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Sunday, February 8, 2015

Livingstone Landowners Group asks AUC to reconsider $500M infrastructure project


A limber pine, an endangered species, frames the foreground of this heritage rangeland viewscape, part of which has been formally designated by the MD of Pincher Creek. The sweeping Crown of the Continent view across the Rock Creek watershed looks westward toward the Livingstone Range. Within this Serengeti-like landscape, herds of elk traverse rare rough fescue grasslands, and pure-strain westslope cutthroat trout, a threatened species, cling to a small fraction of their former range. Thousands of golden eagles - the world’s greatest concentration - migrate through this same wind-whipped, topographically tortured land each year, and it’s known around the world to sailplane pilots as Canada’s supreme soaring site.
David McIntyre photo/caption

Livingstone Landowners Group press release
  1. The Livingstone Landowners Group (LLG) does not endorse any AltaLink route proposals, as we are not proponents of a new power line in the area.
  2. Given the values at stake and recent changes in the electric energy sector, LLG has requested the Premier of Alberta to re-evaluate the need for this proposed line and consider whether it should be deferred or cancelled.
  3. The LLG has advised AltaLink that, should a line be built, it should avoid native fescue grasslands, environmentally sensitive areas and scenic areas that give the Livingstone area and Cowboy Trail (Highway 22) their iconic beauty.
  4. The South Saskatchewan Regional Plan (SSRP) sets clear direction that new development should minimize landscape fragmentation and be concentrated in existing developed areas. The LLG supports this policy direction.
Background

The LLG believes the proposed new AltaLink transmission line could have significant negative impacts on sustainable agriculture operations, native biodiversity and one of Canada's most scenic landscapes.

Ongoing changes in the energy sector have resulted in re-evaluation and subsequent cancellation of other portions of the Southwest Alberta Transmission Reinforcement (SATR) that were previously considered necessary. In light of this, and given the significant environmental risks, the LLG has asked Premier Prentice to order a re-assessment of the SATR including the need for new transmission capacity in our area. The risk of lasting harm warrants careful consideration of whether a costly new line is even needed.

LLG has advised AltaLink that, should a line be developed, it is essential to avoid native fescue grassland and other sensitive environmental areas that are difficult or impossible to fully restore, and to avoid further fragmentation of a landscape of which our members are careful stewards. The SSRP provides policy direction for development in our area. Released by the Government of Alberta in September 2014, it specifies that new development must be concentrated whenever possible in areas already disturbed by previous development.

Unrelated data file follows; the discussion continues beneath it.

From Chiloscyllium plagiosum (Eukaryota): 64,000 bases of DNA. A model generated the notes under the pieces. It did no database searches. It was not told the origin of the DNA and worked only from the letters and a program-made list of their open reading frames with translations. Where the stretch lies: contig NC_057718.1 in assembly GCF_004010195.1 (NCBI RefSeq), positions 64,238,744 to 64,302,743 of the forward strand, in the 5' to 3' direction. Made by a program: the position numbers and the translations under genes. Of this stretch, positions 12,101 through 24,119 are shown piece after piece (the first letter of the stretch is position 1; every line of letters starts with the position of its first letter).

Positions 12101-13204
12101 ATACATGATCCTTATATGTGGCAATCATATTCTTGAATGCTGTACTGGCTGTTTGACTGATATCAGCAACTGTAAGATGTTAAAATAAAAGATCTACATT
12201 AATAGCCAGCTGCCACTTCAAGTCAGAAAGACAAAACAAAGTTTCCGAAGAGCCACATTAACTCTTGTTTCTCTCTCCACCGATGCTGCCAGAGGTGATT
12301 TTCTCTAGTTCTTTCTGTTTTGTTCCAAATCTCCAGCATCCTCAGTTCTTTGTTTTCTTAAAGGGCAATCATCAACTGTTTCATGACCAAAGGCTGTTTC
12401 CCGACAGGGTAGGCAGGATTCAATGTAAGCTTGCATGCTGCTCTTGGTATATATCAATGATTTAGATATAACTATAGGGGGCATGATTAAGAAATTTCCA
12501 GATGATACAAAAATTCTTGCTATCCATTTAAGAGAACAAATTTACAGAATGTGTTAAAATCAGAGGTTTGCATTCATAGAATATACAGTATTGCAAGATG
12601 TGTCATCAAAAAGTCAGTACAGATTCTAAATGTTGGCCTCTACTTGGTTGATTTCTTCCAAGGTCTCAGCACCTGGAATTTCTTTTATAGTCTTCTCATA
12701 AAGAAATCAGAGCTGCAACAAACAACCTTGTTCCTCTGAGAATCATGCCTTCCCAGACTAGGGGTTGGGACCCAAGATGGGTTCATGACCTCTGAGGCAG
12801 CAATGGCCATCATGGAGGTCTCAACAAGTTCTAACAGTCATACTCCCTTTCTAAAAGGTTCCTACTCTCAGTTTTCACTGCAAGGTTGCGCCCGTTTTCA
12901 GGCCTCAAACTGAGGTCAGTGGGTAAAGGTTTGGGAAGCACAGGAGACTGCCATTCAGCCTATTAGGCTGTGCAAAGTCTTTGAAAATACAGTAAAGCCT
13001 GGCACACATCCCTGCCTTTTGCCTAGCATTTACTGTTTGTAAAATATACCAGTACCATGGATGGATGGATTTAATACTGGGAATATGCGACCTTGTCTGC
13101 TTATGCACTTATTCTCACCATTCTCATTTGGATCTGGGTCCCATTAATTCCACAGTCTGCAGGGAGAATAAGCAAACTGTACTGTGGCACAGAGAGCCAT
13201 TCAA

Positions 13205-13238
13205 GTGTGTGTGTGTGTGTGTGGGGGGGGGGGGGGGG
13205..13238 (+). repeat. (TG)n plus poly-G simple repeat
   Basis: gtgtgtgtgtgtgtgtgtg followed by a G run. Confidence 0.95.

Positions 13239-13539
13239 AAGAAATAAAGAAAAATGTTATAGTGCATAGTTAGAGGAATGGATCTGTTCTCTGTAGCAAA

AltaLink's latest (January 2015) new routing options for the proposed transmission line demonstrate that the company understands our concerns and the SSRP policy direction and can find route options that use existing industrial corridors, but also that the company remains willing to deviate into environmentally-sensitive lands where a new line would cause lasting harm.

One of AltaLink's new route options violates the SSRP and would further fragment and industrialize the LLG landscape. Part of the new route option impinges on an important wildlife corridor and natural habitat whose protection has been the subject of significant investment by Albertans, the Southern Alberta Land Trust Society, the Nature Conservancy of Canada, and the Government of Alberta.


The LLG is committed to the principle that any necessary development in this area must respect its unique environmental attributes, agricultural stewardship and wealth of natural capital. If industrial development is deemed necessary, it should be conducted with best practices that protect wildlife habitat and sensitive environments for all Albertans and with minimal impact on sustainable agriculture and world-renowned scenic landscapes. Proposed development must adhere to policy direction contained in the SSRP approved by the Government of Alberta under its land-use framework. Burying transmission lines may be a viable last resort where sensitive areas cannot be avoided by careful route selection as well as where the line unduly affects residents' views.

The LLG encourages everyone with a stake in sustainable management of this world-class area to attend AltaLink's feedback sessions on February 10th (Cowley) and 11th (Lundbreck).

Please take the opportunity to learn more about the project and express your concerns.

More information is available on the AltaLink website at www.altalink.ca/projects/CRRCR .

To learn more about the Livingstone Landowners Group, please visit www.livingstonelandowners.net .

Contact: Ted Smith, LLG President at 403-628-2004 or via email to tetleycreek@xplornet.com

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